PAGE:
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October 31, 2011
NOAA today released the final management plan and environmental assessment for the Olympic Coast National Marine Sanctuary in Washington state. The document provides a framework for the sanctuary to refine its research, education and outreach programs, create and enhance partnerships, and manage potential threats to the sanctuary’s marine resources.
The plan includes a new regulation prohibiting wastewater discharge from cruise ships within the Olympic Coast National Marine Sanctuary. Updates to other regulatory language have been made to ensure clarity and consistency with the National Marine Sanctuaries Act.
“The management plan is the result of a collaborative effort that involved input from the public, the Sanctuary Advisory Council, and the Intergovernmental Policy Council,” said George Galasso, acting sanctuary superintendent. “It includes detailed guidance for program priorities that we will use to manage this special undersea place for future generations to enjoy.”
The Intergovernmental Policy Council consists of four coastal treaty tribes--the Hoh, Quileute and Makah tribes and Quinault Indian Nation--and Washington state. The management plan emphasizes the nature and significance of the sanctuary’s treaty trust responsibility to the tribes.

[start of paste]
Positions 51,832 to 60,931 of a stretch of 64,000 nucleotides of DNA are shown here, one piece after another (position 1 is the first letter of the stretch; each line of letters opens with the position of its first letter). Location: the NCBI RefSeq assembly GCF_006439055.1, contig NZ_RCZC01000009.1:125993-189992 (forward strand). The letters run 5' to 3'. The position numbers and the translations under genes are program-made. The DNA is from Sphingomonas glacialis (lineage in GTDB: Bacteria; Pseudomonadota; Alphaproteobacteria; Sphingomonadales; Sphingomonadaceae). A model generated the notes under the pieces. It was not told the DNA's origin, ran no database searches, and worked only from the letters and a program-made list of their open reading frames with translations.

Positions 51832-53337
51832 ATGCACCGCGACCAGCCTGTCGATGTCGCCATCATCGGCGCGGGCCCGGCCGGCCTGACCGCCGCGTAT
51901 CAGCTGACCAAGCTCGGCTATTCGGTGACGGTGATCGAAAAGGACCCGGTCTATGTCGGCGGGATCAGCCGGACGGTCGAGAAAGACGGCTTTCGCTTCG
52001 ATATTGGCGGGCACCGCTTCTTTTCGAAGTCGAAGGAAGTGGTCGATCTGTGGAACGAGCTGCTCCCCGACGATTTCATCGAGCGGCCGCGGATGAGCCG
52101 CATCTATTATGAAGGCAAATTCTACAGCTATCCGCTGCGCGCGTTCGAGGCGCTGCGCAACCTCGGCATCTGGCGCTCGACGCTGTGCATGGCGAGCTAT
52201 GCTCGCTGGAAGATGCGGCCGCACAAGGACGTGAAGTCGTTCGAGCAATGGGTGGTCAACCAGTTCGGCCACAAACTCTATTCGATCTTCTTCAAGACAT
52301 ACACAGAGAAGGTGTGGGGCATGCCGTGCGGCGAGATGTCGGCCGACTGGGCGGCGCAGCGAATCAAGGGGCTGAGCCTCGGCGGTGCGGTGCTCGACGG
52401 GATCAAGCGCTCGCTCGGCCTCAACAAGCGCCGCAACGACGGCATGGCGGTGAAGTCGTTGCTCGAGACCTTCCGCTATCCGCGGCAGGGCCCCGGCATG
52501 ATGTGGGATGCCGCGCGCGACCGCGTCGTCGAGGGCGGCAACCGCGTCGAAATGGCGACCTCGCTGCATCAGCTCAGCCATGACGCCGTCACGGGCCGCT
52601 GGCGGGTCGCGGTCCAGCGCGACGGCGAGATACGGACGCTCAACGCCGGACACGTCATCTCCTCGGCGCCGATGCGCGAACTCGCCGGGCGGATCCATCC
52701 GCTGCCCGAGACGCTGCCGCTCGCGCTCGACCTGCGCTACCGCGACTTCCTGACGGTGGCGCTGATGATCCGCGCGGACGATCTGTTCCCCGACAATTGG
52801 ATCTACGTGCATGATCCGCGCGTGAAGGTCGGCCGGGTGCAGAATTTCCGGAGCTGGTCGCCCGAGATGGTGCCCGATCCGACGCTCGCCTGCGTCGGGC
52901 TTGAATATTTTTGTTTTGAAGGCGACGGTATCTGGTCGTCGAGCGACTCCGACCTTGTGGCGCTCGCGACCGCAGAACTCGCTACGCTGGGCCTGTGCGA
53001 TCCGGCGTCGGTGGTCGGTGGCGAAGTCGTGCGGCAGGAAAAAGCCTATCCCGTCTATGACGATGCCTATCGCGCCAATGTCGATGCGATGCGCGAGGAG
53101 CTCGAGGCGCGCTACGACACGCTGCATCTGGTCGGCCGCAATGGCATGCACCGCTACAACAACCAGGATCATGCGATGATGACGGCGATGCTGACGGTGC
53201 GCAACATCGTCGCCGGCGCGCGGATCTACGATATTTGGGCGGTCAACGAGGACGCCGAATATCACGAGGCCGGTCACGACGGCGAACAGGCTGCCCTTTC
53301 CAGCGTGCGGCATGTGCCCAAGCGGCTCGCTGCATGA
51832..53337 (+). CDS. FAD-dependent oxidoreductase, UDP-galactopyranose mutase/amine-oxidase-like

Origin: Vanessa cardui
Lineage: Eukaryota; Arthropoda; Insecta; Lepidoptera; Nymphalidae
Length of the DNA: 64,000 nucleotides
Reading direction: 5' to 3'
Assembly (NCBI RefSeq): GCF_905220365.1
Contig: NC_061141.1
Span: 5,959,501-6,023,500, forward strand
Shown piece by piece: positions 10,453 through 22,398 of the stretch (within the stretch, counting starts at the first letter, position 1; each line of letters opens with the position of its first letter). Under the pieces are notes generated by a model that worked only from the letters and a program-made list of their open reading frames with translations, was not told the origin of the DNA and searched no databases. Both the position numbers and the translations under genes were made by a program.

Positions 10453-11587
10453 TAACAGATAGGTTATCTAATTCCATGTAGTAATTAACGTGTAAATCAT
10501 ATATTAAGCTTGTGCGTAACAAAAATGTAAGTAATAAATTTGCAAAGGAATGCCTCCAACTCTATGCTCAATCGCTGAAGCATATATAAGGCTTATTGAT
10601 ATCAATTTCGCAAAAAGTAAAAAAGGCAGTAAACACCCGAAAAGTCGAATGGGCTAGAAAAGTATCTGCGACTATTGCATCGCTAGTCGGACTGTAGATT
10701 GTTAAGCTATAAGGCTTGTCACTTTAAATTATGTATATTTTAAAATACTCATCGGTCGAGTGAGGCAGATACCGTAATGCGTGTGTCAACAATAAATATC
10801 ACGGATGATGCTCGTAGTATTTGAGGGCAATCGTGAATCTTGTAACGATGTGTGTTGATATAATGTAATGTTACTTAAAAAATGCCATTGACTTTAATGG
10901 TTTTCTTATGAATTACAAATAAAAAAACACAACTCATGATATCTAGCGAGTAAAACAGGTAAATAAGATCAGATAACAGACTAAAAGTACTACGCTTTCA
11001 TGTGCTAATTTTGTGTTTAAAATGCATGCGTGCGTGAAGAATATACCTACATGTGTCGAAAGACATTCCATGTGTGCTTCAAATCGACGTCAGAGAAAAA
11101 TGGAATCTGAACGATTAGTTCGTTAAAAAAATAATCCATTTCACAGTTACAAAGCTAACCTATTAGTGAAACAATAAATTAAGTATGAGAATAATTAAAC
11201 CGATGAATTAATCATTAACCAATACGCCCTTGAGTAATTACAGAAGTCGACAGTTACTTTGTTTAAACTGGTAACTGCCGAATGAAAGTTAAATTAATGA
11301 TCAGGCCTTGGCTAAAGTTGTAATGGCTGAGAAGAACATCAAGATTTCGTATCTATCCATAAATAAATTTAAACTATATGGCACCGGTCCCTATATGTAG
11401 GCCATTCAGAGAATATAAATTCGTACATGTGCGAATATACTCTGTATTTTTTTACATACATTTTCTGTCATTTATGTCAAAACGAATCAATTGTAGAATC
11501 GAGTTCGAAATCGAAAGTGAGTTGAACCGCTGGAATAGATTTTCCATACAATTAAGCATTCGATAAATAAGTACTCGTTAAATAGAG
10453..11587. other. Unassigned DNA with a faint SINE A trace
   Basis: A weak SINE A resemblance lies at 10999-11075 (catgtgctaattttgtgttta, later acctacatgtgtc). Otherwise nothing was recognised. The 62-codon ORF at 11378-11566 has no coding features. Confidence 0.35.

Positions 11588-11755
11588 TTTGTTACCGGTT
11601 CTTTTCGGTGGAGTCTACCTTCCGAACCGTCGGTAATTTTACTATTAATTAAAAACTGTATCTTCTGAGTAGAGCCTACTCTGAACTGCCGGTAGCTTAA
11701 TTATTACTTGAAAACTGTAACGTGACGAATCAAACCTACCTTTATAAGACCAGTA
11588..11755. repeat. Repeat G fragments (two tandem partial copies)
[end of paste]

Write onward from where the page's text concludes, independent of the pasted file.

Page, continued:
Based on several years of scientific assessment and public input, the plan includes 20 directives, comprised of a series of non-regulatory actions, regulatory strategies, and activities. The plans address five priority goals:
The final management plan, regulations, and final environmental assessment can be read at http://olympiccoast.noaa.gov.
Periodic management plan review is required by Congress for each of NOAA’s 13 national marine sanctuaries to ensure that they continue to conserve, protect, and enhance their nationally significant living and cultural resources, while allowing compatible commercial and recreational activities.
Olympic Coast National Marine Sanctuary, designated in 1994, spans 3,310 square miles of marine waters off the rugged Olympic Peninsula coastline. The sanctuary protects a productive upwelling zone that is home to rich marine mammal and seabird faunas, diverse populations of kelp and intertidal algae and thriving invertebrate communities. The sanctuary is also rich in cultural resources, with more than 150 documented historical shipwrecks and the vibrant contemporary cultures of Makah, Quinault, Hoh and Quileute nations.
NOAA’s mission is to understand and predict changes in the Earth's environment, from the depths of the ocean to the surface of the sun, and to conserve and manage our coastal and marine resources. Join us on Facebook, Twitter and our other social media channels.